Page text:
Alameda Unified School District board recall, Alameda County, California, 2010

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An effort to recall three members of the Alameda Unified School District (AUSD) school board was launched in August 2009. The recall effort was ended by its supporters in December 2009.[1][2]Proposed ballot measures that were not on a ballot

The recall effort was led by a group called S.E.R.V.E. Alameda. It was directed against three of five of the AUSD school board members: Tracy Jensen, Niel Tam and Ron Mooney.[3] The group reported in December 2009, "We have teams currently working hard towards getting the necessary signatures to qualify for the ballot."[4]

The reason given for launching the recall effort was an anti-bullying curriculum that Jensen, Tam and Mooney voted to adopt. The curriculum includes nine lesson plans. One of the lesson plans, "Lesson 9", focuses on anti-gay bullying. Those who supported the recall effort were upset that none of the lesson plans focus on race, ethnicity, gender, disability, nationality or religion.[5]

Anti-bullying recommendations offered by district superintendent Kirsten Vital in December 2009 include the recommendation to "Teach Lesson 9 as adopted by the Board of Education until we adopt literature lists for all six protected classes."[6] The decision to eventually phase out "Lesson 9" was characterized as "blinking" in the face of the recall effort.[7]

AUSD is in Alameda County, California. The district serves about 10,000 students. The district is currently being sued over Alameda Unified School District parcel tax, Measure H (June 2008).

Responses by recall targets

Recall targets are allowed to provide written responses to the list of grievances laid out on recall petitions by recall organizers. Some of the written responses provided by the recall targets were:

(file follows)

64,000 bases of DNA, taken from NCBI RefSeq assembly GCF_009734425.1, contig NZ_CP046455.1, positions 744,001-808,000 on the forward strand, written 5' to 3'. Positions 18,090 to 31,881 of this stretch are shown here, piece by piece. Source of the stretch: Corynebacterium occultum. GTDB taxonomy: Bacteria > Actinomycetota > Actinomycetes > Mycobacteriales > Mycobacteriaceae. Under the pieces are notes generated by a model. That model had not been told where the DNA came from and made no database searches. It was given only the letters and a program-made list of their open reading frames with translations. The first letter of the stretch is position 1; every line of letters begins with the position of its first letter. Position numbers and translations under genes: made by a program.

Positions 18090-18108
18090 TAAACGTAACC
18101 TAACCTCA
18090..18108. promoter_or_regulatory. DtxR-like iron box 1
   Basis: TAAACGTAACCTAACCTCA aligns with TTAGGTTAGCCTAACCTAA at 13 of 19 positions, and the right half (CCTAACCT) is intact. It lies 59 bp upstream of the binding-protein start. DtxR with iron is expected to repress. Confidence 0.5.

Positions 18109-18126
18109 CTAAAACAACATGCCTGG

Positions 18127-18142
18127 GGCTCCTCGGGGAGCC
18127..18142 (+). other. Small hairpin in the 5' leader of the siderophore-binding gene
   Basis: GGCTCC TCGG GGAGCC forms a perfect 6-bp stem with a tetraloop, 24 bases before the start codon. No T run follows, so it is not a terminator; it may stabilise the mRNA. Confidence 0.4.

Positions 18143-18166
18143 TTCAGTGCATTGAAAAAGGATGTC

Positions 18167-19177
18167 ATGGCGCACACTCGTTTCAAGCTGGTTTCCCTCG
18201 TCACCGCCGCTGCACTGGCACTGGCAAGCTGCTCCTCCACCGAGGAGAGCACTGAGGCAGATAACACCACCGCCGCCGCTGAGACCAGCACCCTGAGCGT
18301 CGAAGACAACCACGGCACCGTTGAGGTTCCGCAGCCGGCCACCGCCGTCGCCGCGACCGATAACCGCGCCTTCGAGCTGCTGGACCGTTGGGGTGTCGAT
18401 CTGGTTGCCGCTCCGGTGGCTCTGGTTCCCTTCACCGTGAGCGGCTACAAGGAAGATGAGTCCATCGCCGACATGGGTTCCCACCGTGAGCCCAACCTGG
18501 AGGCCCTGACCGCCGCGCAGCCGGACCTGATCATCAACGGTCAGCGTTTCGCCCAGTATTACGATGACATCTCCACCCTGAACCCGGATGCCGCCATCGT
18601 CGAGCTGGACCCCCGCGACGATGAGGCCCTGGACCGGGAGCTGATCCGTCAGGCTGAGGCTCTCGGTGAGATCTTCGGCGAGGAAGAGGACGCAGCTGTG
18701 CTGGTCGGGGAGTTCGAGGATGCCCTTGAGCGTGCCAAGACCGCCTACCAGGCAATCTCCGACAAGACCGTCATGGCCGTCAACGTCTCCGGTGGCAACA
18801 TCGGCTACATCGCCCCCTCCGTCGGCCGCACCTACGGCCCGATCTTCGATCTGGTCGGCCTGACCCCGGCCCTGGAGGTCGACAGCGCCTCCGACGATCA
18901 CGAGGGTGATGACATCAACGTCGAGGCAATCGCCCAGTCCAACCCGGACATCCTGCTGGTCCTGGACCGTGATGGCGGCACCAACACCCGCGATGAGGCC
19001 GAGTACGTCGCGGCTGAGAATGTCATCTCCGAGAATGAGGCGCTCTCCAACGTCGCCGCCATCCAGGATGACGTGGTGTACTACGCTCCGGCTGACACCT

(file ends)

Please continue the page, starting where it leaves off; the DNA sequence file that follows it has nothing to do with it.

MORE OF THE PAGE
• Tracy Jensen: "Sixty-two percent of Alameda teachers asked the school board to give them curriculum to teach students to respect others...The school board voted to make schools safer by adopting an anti-bullying curriculum that was approved by the California Department of Education.".[8]
  • Neil Tam: "As a member of the Alameda Unified School District school board, it is my responsibility to think about the good of our children, teachers and parents. Providing a safe inclusive school environment is a top priority."[8]
  • Ron Mooney: "Simply put, proponents of the recall have their facts wrong...Based on feedback I received, my vote represents the will of the majority of our families and residents — not the opinion of a small, vocal group" and that his vote made "...sure our schools are inclusive and safe for all children and families. I voted to support our teachers and administration, and to provide the tools they need to educate our youth."[8]

Opponents of the recall organized into a group called "No on Alameda Recall Campaign."[9]

Path to the ballot

8,447 signatures, or 20% of Alameda voters, would have to have been obtained on three separate recall petitions by December 12, 2009 in order for recall organizers to force a recall election on each of their three targets.[8]

The Webster Street Jam in Alameda on September 12, an annual street festival, included tables manned by supporters and opponents of the recall. Recall supporters were collecting signatures on the recall petitions, and recall opponents were asking people not to sign the petition and, in the case of those who had already signed it, asking people to remove their signatures.[9]

Election costs

According to reports, a special recall election would have cost approximately $500,000.[10]

"Lesson 9" lawsuit

Some parents who objected to the "Lesson 9" curriculum went to court so they could withdraw their children from the controversial "Lesson 9" classes. In order for that to happen, the anti-bullying lesson plan would have to be defined as health education, since in California, parents are allowed to withdraw their children from health education classes if their religious beliefs conflict with the content of a particular health education lesson plan. But, on November 25, Alameda County Superior Court judge Frank Roesch issued a temporary ruling in which he said that "Lesson 9" cannot reasonably be construed as "health education", which means that parents cannot withdraw their children from classes that teach this material.[11]

See also

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References